“Radical reform of CAP must not be further delayed” – Chris MacManus MEP
Chris MacManus, Sinn Féin MEP for the Midlands Northwest, has said the CAP proposals must be sent back to the Commission for revision, as the only way to deliver a progressive reform for Irish family farmers.
MacManus said “The current proposals are insufficient and only serve to delay a fair distribution of CAP until 2027 or later. We need to see a fair distribution of the CAP now to ensure a future for our young farmers.”
“The current CAP will run until 2023, therefore, there is no reason why the Commission cannot quickly address the necessary changes and return to parliament and council for a fast tracked process.”
The Midlands Northwest MEP said a lack of ambition now would hurt farmers in the long run. “Let’s be very clear, this is only the start of a lengthy process. The next step is to take what parliament has agreed and start negotiations with the European Council. The Council have always taken an approach of minimal reform and ambition. This is why starting such negotiations with a weak position is likely to result in the bare minimum changing. Setting a high bar at this stage is crucial.”
“The CAP is the most important legislative proposal the EU parliament will deal with this year. However, the establishment parties have attempted to rush it through parliament and block any substantial amendments at the plenary vote.”
“Irish family farmers are facing an incredibly difficult situation, due to Brexit, COVID and cartel like behaviour in the beef-processing sector. This CAP reform presented an opportunity to support them through this time and ensure the family farm model is protected for years to come. It also was an opportunity to end the situation where 80% of CAP payments go to 20% of recipients.”
“Instead of the radical reform that was needed, the parliament was presented with a tweaking of the status quo and MEPs were told to take it or leave it. Sinn Féin approached the text by measuring whether it did two things; did it provide sufficient funds for small to medium farmers, and did it reward farmers fairly for their work preserving our landscapes. The answer to both questions was a resounding no.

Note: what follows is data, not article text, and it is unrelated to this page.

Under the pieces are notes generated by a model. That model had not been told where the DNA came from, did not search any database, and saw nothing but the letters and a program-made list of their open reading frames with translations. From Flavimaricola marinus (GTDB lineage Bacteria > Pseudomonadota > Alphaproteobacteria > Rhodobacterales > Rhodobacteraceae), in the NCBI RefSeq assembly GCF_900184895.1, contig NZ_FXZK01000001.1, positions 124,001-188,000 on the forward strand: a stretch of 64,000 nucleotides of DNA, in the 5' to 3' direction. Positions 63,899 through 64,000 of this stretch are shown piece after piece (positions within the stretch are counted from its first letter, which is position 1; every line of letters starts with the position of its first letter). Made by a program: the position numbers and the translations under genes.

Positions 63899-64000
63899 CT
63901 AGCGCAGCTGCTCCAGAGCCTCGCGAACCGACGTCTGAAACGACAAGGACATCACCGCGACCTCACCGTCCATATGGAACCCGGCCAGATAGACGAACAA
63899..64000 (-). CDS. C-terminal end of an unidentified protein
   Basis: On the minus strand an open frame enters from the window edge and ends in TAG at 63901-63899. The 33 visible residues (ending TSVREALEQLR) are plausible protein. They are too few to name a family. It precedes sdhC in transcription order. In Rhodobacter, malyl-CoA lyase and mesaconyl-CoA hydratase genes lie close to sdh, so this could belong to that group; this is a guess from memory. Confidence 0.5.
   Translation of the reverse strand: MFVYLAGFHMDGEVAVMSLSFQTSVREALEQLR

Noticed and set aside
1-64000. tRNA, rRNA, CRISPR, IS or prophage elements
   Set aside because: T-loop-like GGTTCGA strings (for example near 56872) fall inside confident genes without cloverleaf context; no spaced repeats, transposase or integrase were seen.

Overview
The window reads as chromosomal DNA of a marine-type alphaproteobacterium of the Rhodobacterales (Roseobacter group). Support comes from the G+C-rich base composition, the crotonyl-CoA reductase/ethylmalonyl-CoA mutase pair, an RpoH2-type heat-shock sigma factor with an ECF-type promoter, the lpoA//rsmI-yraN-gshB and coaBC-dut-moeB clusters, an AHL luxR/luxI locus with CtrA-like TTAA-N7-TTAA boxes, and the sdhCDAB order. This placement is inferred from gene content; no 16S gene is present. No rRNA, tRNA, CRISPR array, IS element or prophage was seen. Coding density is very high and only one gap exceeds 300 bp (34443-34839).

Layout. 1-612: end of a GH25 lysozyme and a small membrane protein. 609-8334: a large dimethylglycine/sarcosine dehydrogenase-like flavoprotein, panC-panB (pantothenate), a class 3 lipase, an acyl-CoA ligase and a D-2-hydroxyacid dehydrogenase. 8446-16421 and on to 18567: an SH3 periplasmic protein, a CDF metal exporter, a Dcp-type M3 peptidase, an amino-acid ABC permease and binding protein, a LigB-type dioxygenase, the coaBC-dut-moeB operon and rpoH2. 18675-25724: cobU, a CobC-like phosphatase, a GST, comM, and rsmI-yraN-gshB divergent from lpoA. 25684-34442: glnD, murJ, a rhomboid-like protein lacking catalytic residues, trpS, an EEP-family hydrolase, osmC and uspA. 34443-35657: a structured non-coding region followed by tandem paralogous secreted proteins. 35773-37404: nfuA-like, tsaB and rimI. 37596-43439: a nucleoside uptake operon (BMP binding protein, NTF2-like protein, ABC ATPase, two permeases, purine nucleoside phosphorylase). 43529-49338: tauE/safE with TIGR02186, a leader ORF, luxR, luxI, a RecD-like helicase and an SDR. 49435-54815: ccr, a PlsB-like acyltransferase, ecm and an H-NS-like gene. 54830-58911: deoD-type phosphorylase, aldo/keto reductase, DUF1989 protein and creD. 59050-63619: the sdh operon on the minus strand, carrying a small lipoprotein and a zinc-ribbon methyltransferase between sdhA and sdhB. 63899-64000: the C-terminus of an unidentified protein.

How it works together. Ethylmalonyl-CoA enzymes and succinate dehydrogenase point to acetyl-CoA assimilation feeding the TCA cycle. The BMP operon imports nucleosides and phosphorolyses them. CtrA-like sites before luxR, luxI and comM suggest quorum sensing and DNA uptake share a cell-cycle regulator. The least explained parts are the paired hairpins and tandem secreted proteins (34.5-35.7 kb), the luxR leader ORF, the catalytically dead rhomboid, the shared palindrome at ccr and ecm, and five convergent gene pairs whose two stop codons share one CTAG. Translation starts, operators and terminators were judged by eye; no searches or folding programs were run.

The proposals failed to:
· set an upper payment limit of €60,000, which would have made extra funds available for redistribution
· ring fence at least 5% of the funds for our young farmers, who are in dire need of a greater incentive to stay on the land
· allocate at least 30% of pillar I to the top-up payment, designed to boost payments on all hectares declared below the national average
· set aside at least 35% of pillar I for ECO schemes, which are designed to make looking after the environment not only cost neutral but profitable for our farmers
MacManus concluded by saying “Large enterprises, who receive hundreds of thousands of euros, will be the only winners from the EU parliament pushing through these bad proposals currently on offer.”
“Sinn Féin understands the importance of the network of family farms, which underpin our rural communities, and we will not allow them to be sold out in the interest of not rocking the boat at EU level.” ENDS